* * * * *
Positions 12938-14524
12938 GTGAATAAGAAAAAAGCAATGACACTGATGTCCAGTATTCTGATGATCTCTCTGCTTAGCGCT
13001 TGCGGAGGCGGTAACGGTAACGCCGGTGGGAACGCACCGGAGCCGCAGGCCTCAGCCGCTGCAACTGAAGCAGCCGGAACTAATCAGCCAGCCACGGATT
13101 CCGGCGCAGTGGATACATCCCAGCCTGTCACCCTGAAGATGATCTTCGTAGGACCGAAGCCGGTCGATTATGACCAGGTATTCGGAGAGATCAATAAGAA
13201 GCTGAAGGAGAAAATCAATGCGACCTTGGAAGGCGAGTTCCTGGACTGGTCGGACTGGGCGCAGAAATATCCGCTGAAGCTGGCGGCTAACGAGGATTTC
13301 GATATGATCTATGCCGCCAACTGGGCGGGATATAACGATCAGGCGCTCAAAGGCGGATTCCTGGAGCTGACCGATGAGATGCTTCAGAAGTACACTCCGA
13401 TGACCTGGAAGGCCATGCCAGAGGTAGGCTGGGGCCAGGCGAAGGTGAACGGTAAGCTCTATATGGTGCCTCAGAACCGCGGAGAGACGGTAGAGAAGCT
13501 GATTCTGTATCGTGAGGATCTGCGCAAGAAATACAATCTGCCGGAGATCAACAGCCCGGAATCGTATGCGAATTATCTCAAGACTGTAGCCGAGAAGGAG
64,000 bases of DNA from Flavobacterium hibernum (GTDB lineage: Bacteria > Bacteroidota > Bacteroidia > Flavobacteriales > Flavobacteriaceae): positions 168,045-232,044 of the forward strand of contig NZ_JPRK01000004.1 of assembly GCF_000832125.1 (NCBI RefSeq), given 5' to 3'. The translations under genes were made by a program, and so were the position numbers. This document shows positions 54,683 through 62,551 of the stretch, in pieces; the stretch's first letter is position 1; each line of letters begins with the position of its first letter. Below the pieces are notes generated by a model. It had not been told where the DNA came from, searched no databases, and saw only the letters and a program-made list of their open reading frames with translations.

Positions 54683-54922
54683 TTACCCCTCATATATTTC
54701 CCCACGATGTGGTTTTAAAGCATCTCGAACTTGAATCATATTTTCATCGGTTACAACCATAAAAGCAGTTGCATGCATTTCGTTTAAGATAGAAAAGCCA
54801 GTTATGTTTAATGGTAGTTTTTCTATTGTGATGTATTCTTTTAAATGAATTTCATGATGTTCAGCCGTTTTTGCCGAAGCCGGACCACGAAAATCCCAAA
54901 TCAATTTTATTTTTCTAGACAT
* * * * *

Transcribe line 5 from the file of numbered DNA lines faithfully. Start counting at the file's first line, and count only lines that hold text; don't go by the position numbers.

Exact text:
13201 GCTGAAGGAGAAAATCAATGCGACCTTGGAAGGCGAGTTCCTGGACTGGTCGGACTGGGCGCAGAAATATCCGCTGAAGCTGGCGGCTAACGAGGATTTC